Child sex abuse is also infrequently revealed by victims who sometimes carry these secret memories for a lifetime. Nate Leipciger, for example, once abused as a piepel, only revealed this after his tenth visit to Auschwitz-Birkenau as a Holocaust survivor-educator. He noted in his memoir The Weight of Freedom, “The sexual abuse was something that bothered me all my life. At first, I was ashamed to admit it to anyone, except my wife, and thought it was my fault… it took me years to get up the courage to talk about it… This was the last secret.” When children told their stories of horror and abuse immediately after the war ended, they were scoffed at implying that they were too young to know what that was about. Instead, they were told to forget the past, don’t talk or think about it, and just move on with life. As Joseph Pollack writes in his National Jewish Book Award winning text After the Holocaust the Bells Still Ring, “To say to us ‘What do you know, you were just a child,’ was to tell us we were not who we thought we were, we were not survivors like those grown-ups. We experienced, in this way, the Jewish version of Holocaust denial.” Today, there are only rare accounts of child sexual abuse. In Betrayed: Child Sex Abuse in the Holocaust I report 160 incidents of sexual abuse of girls and boys with the average age of abuse being eleven-years-old.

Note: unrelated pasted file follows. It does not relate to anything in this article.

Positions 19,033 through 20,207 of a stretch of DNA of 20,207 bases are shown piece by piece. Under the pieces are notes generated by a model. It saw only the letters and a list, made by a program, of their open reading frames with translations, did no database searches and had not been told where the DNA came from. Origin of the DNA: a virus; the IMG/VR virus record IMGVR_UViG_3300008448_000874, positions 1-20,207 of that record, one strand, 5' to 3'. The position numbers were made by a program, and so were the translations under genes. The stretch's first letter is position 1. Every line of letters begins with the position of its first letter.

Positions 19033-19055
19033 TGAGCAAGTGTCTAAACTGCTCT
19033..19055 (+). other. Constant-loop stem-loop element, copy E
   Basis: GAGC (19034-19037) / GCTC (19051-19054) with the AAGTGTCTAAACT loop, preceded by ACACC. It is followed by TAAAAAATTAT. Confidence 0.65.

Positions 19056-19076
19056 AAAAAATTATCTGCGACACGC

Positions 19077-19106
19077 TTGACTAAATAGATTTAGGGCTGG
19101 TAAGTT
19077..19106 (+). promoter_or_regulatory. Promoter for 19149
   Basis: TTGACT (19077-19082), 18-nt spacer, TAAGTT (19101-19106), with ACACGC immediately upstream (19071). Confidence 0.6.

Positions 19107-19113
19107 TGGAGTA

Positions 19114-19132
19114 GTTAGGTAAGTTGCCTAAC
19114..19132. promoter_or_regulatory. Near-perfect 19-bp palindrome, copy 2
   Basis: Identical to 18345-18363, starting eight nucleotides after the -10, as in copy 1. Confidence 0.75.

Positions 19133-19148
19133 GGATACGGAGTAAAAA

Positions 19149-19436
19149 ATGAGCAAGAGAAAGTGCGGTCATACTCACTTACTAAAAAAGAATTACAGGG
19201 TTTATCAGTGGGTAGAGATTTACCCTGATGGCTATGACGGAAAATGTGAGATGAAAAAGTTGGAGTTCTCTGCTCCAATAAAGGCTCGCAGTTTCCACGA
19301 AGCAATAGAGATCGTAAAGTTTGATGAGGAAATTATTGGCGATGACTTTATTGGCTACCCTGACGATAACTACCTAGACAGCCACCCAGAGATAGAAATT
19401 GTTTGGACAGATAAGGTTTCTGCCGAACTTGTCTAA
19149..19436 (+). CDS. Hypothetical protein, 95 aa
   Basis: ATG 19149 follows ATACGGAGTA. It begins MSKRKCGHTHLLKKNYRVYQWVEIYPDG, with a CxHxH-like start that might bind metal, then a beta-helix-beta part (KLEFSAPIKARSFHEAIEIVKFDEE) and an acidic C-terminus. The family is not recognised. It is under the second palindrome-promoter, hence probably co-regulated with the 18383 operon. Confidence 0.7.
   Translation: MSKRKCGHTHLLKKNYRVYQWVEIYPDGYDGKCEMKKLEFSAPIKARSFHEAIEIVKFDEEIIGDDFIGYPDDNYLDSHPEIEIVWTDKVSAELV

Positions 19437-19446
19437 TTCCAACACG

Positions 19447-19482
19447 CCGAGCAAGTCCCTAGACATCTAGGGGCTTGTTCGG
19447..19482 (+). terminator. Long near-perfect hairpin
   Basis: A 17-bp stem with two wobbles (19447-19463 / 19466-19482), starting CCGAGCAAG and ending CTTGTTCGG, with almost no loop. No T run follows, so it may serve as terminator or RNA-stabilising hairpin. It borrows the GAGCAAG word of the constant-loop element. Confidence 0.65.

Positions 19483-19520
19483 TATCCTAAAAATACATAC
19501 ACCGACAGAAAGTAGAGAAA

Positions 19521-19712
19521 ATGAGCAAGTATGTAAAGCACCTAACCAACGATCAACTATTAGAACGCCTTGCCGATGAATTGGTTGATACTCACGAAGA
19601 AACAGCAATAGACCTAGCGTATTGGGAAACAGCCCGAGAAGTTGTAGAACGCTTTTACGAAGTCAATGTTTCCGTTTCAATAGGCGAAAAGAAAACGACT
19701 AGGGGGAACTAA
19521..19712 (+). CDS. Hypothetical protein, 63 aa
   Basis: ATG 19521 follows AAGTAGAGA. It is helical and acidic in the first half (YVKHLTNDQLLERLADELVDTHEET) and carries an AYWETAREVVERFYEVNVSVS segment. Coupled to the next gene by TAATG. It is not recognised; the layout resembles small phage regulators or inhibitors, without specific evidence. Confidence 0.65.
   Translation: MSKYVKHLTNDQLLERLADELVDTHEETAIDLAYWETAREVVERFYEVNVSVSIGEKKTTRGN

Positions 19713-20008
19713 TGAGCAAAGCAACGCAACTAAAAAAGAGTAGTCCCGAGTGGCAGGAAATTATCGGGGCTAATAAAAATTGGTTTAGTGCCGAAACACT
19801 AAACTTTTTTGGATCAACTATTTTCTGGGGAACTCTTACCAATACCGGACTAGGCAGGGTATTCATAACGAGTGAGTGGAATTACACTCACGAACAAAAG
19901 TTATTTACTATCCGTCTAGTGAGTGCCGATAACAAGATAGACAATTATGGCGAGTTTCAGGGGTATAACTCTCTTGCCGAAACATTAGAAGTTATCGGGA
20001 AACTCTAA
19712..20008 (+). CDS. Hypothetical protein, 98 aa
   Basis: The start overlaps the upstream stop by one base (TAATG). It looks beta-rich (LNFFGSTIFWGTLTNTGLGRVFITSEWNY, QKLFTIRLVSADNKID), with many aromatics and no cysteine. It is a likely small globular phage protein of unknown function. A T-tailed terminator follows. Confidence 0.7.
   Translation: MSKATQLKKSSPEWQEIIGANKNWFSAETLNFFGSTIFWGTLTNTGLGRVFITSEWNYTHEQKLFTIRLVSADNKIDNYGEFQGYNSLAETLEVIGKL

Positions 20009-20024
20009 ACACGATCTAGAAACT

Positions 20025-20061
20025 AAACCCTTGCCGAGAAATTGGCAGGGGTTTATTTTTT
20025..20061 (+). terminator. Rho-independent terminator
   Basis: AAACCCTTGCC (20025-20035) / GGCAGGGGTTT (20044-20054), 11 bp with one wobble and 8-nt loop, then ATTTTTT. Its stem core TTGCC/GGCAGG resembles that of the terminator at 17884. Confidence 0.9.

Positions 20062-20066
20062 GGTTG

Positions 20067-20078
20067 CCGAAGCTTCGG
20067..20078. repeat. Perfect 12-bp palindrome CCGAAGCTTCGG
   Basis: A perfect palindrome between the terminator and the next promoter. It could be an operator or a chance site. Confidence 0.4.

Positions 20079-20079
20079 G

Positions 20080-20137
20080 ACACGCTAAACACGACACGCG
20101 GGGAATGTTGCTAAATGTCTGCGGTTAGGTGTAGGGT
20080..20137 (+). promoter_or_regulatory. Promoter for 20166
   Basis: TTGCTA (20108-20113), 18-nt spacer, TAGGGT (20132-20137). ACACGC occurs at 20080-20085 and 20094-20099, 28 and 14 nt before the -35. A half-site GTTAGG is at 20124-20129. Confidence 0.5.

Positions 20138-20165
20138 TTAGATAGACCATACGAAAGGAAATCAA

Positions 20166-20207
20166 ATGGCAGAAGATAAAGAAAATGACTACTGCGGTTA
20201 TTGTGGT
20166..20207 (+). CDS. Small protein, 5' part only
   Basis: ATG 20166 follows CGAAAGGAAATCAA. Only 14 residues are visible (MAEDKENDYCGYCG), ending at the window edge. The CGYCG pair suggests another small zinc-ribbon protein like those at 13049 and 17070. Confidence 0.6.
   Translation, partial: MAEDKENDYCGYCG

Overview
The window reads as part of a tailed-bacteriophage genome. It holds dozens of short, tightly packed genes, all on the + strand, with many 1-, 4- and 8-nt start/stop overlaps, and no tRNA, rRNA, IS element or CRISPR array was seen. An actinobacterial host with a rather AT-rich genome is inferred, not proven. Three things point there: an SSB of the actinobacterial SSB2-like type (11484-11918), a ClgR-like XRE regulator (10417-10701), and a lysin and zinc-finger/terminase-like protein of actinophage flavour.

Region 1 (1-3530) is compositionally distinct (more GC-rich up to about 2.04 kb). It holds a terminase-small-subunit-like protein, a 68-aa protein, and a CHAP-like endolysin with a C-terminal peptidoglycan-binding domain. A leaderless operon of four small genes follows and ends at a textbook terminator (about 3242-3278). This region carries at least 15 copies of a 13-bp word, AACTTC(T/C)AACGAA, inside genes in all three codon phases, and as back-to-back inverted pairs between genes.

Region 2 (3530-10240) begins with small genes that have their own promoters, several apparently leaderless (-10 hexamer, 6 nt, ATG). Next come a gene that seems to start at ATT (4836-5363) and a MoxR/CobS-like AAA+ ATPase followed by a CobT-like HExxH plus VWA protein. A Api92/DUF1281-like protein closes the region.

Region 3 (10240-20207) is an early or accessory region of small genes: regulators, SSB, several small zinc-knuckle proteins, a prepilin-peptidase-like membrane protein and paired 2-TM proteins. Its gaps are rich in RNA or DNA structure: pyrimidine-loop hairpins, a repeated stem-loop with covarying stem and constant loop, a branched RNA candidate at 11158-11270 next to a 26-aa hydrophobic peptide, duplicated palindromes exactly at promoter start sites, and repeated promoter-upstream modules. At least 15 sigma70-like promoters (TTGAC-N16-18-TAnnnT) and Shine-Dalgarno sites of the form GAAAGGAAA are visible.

When children told their stories of horror and abuse immediately after the war ended, they were scoffed at implying that they were too young to know what that was about.